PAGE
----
Latin American Poker Tour (LAPT) Season 7
LAPT Satellites - Qualify Now for Season 7!
Satellites for the next LAPT event are available now, giving you the chance to win a prize package that includes tournament buy-in, hotel accommodation and money for expenses. To register, open the PokerStars lobby, click ‘Events’ & ‘LAPT’.
Latin American Poker Tour (LAPT) Season 7
The Latin American Poker Tour is back in 2014 for Season 7 with more sizzling live poker action. This is the region’s biggest and richest tour, which visits Latin America’s most glamorous and exciting cities. You can qualify now via PokerStars satellites, and win a prize package that includes everything you need to take part in these incredible events.
Season 7 Schedule
Please note that the following information is subject to change. Keep checking back for all the latest updates.
|2014 PCA||Bahamas||January 5-13, 2014||$10,000 + $300|
|LAPT Chile||Vina del Mar||March 19-23, 2014||$1,550 + $150|
|LAPT/BSOP Brazil||Sao Paulo||May 29-June 3, 2014||R$3,910 + $490|
|LAPT Panama||Panama City||July 23-27, 2014||$1,550 + $150|
|LAPT Peru Grand Final||Lima||October 15-19, 2014||$1,550 + $150|
These are the tournaments everyone wants to win. Hundreds of PokerStars qualifiers join the best players in the world, including Team PokerStars Pro, to battle for huge prize pools at every event. The ultimate prize is an LAPT title. Have you got what it takes to become the next champion?
See the PokerStars Blog for a full report from every stop on the tour, and PokerStars.tv for all the best video highlights, winners’ interviews and more. Make sure you also keep checking the official LAPT website for the latest news as Season 7 unfolds.
Season 7 Highlights
LAPT Peru Grand Final+
LAPT Peru Grand Final | 692 entries | $ 1,040,420 Prize Pool | 1st Oscar Alache ( $ 135,488 )
Season 7 of the LAPT finished on a high for Chile, as Oscar Alache defeated an international final table to take $135,488 and the Grand Final trophy back to his home country. No less than eight countries were represented on the eight-man final table, and the total 692-player field and resulting $1,040,420 prize pool set LAPT records for Lima. But while the title belongs to Alache, Uruguay’s Daniel Campodonico (runner-up for $128,252) and Mexico’s Jerson Backmann (third for $140,519) also left with broad smiles, thanks to a three-way deal.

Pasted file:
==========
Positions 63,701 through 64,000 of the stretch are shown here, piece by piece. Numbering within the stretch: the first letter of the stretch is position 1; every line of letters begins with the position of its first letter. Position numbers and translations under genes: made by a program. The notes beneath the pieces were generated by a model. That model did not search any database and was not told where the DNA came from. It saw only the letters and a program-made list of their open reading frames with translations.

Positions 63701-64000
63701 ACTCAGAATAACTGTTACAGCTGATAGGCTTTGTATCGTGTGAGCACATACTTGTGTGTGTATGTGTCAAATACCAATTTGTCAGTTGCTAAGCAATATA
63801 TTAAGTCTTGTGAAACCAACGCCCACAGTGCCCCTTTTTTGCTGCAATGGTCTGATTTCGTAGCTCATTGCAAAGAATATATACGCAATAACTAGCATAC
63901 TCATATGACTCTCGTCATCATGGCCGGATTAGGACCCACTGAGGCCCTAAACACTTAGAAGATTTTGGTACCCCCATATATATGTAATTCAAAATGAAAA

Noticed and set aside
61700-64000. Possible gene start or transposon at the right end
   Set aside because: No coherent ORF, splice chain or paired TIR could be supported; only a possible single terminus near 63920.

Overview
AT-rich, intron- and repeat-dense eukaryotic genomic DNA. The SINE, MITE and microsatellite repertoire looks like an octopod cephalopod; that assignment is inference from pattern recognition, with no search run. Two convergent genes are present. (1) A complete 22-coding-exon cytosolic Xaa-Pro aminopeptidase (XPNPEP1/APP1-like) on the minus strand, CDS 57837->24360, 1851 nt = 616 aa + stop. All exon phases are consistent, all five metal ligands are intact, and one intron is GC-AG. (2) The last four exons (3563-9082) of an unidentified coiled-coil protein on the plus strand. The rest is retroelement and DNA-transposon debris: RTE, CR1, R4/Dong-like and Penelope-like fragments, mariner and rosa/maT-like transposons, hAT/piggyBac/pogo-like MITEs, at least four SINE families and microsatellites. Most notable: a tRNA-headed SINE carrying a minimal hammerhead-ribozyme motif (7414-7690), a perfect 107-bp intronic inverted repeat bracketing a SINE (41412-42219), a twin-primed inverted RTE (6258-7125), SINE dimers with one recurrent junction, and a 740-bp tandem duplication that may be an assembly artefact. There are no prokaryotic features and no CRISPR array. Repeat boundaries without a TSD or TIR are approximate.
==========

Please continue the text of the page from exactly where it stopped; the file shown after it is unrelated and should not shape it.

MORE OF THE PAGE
LAPT Panama | 550 entries | $ 826,925 Prize Pool | 1st Fabian Ortiz ( $ 143,930 )
Fabian Ortiz’s success in Panama made him the second two-time winner in LAPT history, an honor he now shares with fellow Argentinian Nacho Barbero. But despite his predigree coming into the final table, Ortiz was forced to work for the $143,930 first prize. After a rush of early exits, play slowed during heads-up action between Ortiz and Mexico’s Guilermo Olvera - who was chasing his country’s first LAPT title. Both players eventually made a deal to soften the difference in prize money, before Ortiz grabbed the win when his K-7 outdrew Olvera’s A-7 in the final hand.
LAPT São Paulo+
LAPT São Paulo | 1,167 entries | R$ 4,411,080 Prize Pool | 1st Caio Hey ( R$ 660,000 )
Brazil’s Caio Hey was crowned winner of the biggest LAPT tournament for almost a decade after an emotional victory in São Paulo. Hey saw off a mammoth 1,166 other players to claim R$660,000 in prize money, and he had to overcome a talent-rich final table that included defending champion and long-time chip leader, Victor Sbrissa. Both Hey and Sbrissa would eventually join third-place finisher Joaquin Ruiz in a three-way deal on the final table, but it was a tearful Caio who earned the lion’s share of the prize pool after seeing off Sbrissa heads-up.
LAPT Chile | 609 entries | $ 915,631 Prize Pool | 1st Mario Lopez ( $ 117,991 )
Season 7 of the LAPT opened with victory for Mario Lopez, who notched up Argentina’s seventh win on the tour - the most of any country in LAPT history. The 37-year-old doctor and businessman edged past more than 600 players to grab his biggest ever live tournament win and the $117,991 winner’s check, following a four-way deal on the final table. Chile’s Rodrigo Perez came agonisingly close to winning on home turf, but lost out to Lopez after a lengthy heads-up bout.
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